Tensiometer-based irrigation of potted plants

Dr. Heiner Lieth, Environmental Horticulture, University of California, Davis, CA 95616

Project objective:

The objective of this project was to develop a potted plant irrigation system which uses less water and fertilizer while reducing run-off.

System Design:

System components: Tensiometer, transducer, amplifier, analog-to-digital converter, control computer, 24V AC transformer, solid-state relays, drip irrigation system, solenoid valves, emitters.

System design

System function:

  1. The tension (suction) inside the tensiometer is the same as within the container medium. The transducer mounted on the tensiometer translates this into an electrical signal.
  2. This signal is analyzed by an analog-to-digital converter (ADC). A digital representation is sent to the control computer.
  3. The software in the control computer, using rules which have been programmed, decides whether something needs to be done.
  4. If water needs to be applied, then a signal is sent to the ADC to turn on the appropriate output channel. This activates the proper relay, opening the irrigation solenoid.
  5. The computer continually checks the tension while water flows from the emitter. When the cut-off tension is reached (or some maximum on-time has elapsed) the solenoid is turned off.

Experiments of the project:

Experiments were run to answer questions such as: Is the system feasible for commercial potted plant production systems? How many plants can be controlled with one tensiometer? How much water can be saved? How much fertilizer can be saved?

Experiments were run in commercial greenhouses in California. At each location new irrigation solenoids and transformers were installed. The system was operational continuously, around the clock. The tension-based treatment was watered based on the threshold tensions. The timed treatment irrigated for three minutes per day; once plants were very large this was increased to five minutes per day.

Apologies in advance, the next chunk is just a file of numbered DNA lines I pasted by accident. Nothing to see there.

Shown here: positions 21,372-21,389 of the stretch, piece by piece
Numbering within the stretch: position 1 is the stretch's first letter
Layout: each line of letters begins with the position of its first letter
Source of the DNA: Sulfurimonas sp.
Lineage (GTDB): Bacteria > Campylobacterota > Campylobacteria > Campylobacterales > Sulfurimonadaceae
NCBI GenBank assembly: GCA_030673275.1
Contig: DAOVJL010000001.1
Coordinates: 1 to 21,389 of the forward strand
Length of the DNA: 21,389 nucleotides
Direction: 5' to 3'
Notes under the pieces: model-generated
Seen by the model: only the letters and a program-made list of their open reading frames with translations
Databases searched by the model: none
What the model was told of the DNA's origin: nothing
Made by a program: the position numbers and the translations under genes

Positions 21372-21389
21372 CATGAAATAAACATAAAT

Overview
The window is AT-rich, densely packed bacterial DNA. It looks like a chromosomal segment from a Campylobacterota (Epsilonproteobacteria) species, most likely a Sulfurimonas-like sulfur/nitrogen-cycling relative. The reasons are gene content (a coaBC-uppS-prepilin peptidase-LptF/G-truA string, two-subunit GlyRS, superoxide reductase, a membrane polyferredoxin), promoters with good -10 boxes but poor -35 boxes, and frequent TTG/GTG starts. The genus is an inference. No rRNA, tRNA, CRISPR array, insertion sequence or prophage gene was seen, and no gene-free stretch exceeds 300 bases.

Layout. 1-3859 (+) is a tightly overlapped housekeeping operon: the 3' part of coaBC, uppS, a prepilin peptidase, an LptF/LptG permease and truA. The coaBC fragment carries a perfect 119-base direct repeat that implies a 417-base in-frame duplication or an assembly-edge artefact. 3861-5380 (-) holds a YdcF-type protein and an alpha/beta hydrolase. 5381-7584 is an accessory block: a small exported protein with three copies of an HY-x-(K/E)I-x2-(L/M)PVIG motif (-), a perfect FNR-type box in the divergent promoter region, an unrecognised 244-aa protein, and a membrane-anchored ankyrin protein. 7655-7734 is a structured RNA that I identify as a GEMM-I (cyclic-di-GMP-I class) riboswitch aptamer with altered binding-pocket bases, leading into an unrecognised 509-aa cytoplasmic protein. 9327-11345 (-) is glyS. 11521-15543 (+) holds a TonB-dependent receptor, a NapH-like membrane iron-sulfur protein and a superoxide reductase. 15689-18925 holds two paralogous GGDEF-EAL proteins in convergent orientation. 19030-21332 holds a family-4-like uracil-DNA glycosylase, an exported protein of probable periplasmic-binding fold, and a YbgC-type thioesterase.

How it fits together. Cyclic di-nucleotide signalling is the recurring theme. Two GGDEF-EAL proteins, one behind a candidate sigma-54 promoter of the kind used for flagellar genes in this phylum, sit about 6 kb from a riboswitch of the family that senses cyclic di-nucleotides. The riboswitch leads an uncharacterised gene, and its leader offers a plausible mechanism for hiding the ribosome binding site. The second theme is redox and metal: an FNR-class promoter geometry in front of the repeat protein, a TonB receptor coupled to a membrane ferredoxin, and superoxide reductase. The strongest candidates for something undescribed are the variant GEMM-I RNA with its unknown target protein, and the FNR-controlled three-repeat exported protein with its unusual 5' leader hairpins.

UCDavis tensiometer-based system


At all commercial locations the system functioned very well once initial set-up problems were overcome. In all experiments we had no control over the fertilizer injection system. Despite this, most crops were remarkably uniform. No problems with salt build-up were found in any of the experiments.

Plant sizes in the tension controlled treatments were generally slightly smaller than the other two treatments. It is likely that lack of control over the fertilizer injection system may have played a role in this. Despite this, all plants produced in the tension-based treatment were of very good quality while many of the timed irrigation treatment were too tall and leggy (always requiring tying with string).

Amounts of water applied, percent saved, and amount of run-off in various experiments in commercial greenhouse experiments (all numbers are per pot).

Experiment, year, species, pot size Applied (ml/day) Savings: Percent difference Grower Run-off1


Grower applied Tension-


Summer 89, Mums 6" 345 265 23% 68
Fall/Winter 89, Poinsettia 6" 109 105 4% 36
Winter 89, Mums 6" >1098 2 225 79% >708 2
Winter 89, Mums 6" 247 165 33% 38
Spring 90, Mums 6" >1001 2 225 78% >724 2
Summer 90, Gerbera 6" 420 238 43% -
Summer 90, Hydrangea 8" 544 422 23% -
Fall/Winter 90, Poinsettia 6" 239 83 65% 127
1 In these experiments run-off from the tension-based irrigation treatments was always close to zero (average of less than 4 ml per day).

2 These numbers include data from events where so much water was applied by the grower that the collection buckets overflowed; i.e. the actual numbers are larger.

Conclusions for using tensiometer-based control:

For more information or feedback contact jhlieth@ucdavis.edu